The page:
Joanna Leaver
Joanna Leaver
Talent Acquisition Executive

Articles From the Team

The questions you must ask yourself before you enter into the recruitment process

Commitment is an essential component of job hunting, and whilst this might seem an obvious point to make, it’s important to stress it to anyone entering – or considering entering – the recruitment process.

If you decide to engage with a firm in relation to a particular opportunity, and you put yourself forward for a role via a legal recruiter, it’s integral that you’re serious about moving forward with the application that’s made on your behalf.

It’s a recruiter’s job to fully understand your situation to position your application in the strongest light possible. This gives you the highest chance of securing an interview. Whilst a recruiter acts an intermediary for a lawyer applicant (offer negotiation, delivering thoughts and feedback), and always aims to deliver excellent candidate and client care, they can’t (and certainly don't want to!) mask disinterest or a lack of engagement on your part.

If a firm senses non-committal, it leaves a negative lasting impression. Long-term, bridges are burned. Short-term, everyone's time is wasted.

The questions you need to ask yourself before you consider applying for a job

  1. What are the real reasons for wanting to move on; can having a conversation with my line manager or HR rectify any current issues?
  2. Would I be pleased if I was invited to attend an interview?
  3. Am I committed to booking time off work so that I can go to my interview if it’s during working hours?
  4. Am I happy to stay in close contact with my recruiter throughout the process to update and provide my feedback during the day and out-of-office hours?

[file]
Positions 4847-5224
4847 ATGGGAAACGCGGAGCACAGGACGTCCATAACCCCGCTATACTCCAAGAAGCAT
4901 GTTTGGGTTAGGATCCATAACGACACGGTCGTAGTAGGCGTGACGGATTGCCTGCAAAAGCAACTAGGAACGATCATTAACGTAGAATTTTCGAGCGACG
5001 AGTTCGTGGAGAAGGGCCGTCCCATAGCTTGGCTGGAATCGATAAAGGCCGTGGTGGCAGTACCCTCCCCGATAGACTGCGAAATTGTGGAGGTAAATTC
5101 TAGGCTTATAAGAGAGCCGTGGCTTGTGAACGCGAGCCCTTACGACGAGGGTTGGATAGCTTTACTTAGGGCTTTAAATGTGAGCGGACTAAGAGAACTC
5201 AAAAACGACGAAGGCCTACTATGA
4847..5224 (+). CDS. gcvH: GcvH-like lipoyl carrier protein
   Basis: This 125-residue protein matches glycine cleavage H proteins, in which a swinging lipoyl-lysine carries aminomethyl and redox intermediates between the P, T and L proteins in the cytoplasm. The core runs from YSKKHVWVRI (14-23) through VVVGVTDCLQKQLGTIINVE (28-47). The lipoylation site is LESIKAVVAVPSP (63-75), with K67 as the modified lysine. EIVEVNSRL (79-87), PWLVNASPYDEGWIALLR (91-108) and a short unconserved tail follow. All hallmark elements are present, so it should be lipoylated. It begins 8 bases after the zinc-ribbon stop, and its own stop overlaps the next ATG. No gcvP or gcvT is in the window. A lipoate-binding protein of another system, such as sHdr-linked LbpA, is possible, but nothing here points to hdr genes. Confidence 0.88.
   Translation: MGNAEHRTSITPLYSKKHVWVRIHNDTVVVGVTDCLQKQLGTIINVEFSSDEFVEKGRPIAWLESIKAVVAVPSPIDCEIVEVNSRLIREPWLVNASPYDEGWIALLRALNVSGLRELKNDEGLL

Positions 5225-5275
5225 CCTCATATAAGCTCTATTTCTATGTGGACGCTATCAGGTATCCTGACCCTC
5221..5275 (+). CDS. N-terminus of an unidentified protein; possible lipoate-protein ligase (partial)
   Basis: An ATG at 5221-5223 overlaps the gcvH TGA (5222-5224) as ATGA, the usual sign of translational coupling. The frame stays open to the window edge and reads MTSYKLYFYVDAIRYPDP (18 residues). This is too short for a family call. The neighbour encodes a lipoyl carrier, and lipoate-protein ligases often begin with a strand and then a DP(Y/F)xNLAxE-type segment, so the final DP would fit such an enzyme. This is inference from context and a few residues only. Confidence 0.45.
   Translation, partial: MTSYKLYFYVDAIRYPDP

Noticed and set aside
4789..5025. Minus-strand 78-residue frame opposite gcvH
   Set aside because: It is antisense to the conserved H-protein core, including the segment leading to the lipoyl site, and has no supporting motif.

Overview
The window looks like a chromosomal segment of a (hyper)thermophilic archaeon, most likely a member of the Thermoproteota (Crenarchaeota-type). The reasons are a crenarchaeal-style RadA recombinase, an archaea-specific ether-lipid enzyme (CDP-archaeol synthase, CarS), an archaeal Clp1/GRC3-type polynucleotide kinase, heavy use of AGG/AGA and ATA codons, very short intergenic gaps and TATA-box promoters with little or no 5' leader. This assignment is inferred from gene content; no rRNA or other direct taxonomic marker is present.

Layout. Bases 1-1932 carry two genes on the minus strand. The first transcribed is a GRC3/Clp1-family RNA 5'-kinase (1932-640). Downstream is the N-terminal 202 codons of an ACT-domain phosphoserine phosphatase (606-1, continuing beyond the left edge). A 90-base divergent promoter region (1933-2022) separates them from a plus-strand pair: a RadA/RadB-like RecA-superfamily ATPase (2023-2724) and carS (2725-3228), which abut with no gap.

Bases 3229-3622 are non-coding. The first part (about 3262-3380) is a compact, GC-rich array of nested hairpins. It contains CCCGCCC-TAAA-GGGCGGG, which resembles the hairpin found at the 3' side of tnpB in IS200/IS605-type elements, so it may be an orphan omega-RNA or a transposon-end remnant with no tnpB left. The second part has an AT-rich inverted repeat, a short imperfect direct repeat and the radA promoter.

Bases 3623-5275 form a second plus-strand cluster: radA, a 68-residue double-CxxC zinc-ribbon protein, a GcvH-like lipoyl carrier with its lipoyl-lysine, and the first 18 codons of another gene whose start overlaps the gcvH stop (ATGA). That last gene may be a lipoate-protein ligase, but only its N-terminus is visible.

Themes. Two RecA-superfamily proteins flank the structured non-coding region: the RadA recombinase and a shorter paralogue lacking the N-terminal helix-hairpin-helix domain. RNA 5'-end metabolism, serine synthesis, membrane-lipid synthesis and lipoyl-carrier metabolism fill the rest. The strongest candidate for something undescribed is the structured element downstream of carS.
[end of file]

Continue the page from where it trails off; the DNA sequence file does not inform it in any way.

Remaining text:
5. If an offer were made, would I really consider it?
  6. Do I know what an attractive offer looks like, and is my recruiter fully aware of my expectations in this respect?
  7. Have I considered the impact a move will have on my family life? Have I discussed this with all of the relevant household decision-makers?
  8. Have I accounted for any additional costs that might be incurred? E.g. Childcare, parking, petrol and/or train ticket costs? Is this reflected in the package I’m seeking?
If you’re unsure regarding any of the above, then now's not the right time to apply for a new position.

It’s interesting to see that in some instances candidates are inclined to go back-and-forth: negotiating on the particulars of an offer, which takes valuable time (i.e. careful consideration to position negotiations in the right way), and in the end, the desired offer is rejected.

Recruiter’s then have to explain (to the client) the reasons why this has transpired; after a candidate’s been offered everything they claimed to be looking for.

My final point is that it’s OK to change your mind but if your circumstances vary at any point throughout your job search, it’s important to notify your recruiter as soon as possible. Why? So we can manage the situation appropriately in order to sustain a positive relationship (with the future in mind).

The advice outlined in this blog is especially true in smaller legal markets; where there are only a finite number of firms. In any case, it’s vital you take heed of the above!

For more information please contact Joanna Leaver at BCL Legal.

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